The number of hungry people in the world grew by a staggering 161 million people in 2020 to 811 million. More than one third of these people live in Africa. One of the main reasons for this increase is the COVID-19 pandemic, coupled with the cost of healthy diets and high levels of income inequality.
More concerted efforts are needed to address the problem of food security. Empowering women is often said to be the key. In the past, researchers have looked to their specific disciplines to suggest how women could be empowered to improve food security.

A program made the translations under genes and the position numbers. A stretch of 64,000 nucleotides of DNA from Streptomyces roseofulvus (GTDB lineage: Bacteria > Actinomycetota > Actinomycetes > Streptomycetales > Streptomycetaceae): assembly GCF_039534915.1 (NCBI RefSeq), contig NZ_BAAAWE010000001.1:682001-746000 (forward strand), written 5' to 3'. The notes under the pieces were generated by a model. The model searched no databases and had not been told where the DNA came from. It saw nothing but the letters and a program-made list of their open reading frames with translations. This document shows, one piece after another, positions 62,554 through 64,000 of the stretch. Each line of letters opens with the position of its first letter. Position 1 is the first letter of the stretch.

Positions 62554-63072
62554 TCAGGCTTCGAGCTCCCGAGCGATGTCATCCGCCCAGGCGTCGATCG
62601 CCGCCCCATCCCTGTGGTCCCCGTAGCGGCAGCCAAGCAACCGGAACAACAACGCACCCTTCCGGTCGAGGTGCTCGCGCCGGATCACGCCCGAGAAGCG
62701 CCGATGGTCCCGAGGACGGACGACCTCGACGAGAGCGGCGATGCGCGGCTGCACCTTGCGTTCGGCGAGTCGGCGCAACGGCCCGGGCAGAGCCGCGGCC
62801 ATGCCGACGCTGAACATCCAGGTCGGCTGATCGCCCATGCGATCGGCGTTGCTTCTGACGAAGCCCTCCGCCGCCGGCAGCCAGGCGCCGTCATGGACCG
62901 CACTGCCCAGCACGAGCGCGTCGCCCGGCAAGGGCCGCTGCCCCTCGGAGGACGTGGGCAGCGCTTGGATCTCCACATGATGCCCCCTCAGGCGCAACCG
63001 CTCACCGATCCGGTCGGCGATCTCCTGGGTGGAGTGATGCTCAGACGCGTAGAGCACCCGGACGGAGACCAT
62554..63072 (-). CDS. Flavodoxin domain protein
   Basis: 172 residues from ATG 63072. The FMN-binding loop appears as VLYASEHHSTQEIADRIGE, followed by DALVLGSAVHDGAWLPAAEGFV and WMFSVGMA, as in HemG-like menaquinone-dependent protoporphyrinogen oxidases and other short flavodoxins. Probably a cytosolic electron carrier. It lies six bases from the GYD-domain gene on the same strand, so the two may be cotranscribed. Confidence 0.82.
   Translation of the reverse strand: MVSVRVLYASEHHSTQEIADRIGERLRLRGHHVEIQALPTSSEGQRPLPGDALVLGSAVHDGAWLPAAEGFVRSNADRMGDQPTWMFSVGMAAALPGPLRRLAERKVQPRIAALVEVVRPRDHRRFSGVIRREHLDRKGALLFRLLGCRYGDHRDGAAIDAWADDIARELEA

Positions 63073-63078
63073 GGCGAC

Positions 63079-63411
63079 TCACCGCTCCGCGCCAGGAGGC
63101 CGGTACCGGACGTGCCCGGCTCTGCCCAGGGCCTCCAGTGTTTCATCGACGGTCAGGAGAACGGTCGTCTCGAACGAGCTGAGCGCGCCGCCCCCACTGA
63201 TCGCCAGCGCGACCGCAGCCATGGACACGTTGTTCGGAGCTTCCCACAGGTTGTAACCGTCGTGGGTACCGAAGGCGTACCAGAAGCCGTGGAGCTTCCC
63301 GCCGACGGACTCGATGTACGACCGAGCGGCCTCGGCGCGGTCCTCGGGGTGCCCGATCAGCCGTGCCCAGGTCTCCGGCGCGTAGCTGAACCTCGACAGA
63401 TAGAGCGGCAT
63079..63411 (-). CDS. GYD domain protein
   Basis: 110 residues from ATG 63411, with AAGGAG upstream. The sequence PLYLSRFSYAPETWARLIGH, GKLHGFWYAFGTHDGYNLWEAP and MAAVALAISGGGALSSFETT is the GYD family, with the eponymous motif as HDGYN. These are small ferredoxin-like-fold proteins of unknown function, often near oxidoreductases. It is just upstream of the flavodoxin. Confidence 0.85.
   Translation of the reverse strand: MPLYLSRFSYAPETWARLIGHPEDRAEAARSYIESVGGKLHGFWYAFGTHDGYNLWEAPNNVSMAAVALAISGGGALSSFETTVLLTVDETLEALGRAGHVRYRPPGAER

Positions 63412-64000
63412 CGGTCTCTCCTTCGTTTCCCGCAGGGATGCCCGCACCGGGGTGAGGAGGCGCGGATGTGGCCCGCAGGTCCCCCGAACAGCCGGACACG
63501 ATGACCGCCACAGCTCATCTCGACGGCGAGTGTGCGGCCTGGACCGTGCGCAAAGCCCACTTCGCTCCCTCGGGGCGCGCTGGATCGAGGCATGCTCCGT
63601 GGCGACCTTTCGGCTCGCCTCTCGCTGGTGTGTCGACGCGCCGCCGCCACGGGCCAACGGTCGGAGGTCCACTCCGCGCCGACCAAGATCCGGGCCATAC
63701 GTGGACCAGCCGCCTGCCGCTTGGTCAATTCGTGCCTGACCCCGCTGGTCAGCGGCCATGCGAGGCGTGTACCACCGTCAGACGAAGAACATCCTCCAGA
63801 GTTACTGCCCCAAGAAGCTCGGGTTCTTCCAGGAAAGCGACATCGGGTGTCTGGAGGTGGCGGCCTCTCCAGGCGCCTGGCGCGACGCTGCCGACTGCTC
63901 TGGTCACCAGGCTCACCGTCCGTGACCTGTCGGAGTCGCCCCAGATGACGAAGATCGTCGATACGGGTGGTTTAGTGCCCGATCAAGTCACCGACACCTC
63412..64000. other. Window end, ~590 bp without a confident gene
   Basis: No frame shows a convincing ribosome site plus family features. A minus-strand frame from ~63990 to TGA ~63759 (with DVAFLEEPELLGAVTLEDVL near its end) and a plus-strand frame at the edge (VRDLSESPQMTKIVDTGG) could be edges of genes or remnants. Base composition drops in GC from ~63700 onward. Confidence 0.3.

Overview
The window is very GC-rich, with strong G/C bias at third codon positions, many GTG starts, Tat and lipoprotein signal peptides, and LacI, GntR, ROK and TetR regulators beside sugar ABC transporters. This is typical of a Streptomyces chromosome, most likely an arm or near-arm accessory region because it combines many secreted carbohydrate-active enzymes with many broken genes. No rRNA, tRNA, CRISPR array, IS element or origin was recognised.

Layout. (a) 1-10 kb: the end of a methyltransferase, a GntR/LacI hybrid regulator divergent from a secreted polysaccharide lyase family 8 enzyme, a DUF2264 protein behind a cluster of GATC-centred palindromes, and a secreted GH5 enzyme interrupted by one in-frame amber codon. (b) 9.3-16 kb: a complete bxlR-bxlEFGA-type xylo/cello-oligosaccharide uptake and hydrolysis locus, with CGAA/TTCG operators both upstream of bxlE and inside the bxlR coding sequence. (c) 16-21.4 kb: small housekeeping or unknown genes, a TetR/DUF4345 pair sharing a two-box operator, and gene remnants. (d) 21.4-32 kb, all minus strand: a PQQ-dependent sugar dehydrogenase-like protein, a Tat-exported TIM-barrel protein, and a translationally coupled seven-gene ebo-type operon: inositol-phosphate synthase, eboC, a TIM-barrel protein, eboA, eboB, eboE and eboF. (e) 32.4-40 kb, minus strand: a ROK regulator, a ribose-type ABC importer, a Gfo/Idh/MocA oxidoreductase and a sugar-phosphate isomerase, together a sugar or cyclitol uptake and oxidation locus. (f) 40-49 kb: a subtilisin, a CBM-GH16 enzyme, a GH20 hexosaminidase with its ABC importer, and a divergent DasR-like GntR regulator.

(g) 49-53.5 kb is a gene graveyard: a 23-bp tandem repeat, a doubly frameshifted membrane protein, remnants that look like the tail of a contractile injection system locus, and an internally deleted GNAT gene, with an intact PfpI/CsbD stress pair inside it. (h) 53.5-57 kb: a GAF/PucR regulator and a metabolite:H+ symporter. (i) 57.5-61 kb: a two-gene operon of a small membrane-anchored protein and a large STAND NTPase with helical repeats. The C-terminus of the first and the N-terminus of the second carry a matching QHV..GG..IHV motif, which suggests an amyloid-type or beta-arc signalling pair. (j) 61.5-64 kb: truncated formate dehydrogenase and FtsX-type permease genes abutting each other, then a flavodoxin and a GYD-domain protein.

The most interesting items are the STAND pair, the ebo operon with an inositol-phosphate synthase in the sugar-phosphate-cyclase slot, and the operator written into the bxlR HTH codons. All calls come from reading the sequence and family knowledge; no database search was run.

Some have focused on increasing women’s income because women spend more of their income on household nutrition. Others have focused on providing women with nutrition education because women carry the primary responsibility for preparing food.
Globally, experts are beginning to recognise that focusing on one aspect of food overlooks the trade-offs or sacrifices people make. For example, women’s economic empowerment may mean that they spend more time on economic activities, and less time preparing food.
Eliminating hunger will require that research and policies empower women to participate effectively in the food system. Research or policies that focus on one discipline will not suffice to achieve this goal. It’s also essential to understand what gender policy actions can be taken, writes Elizabeth Mkandawire and Melody Mentz-Coetzee for The Conversation.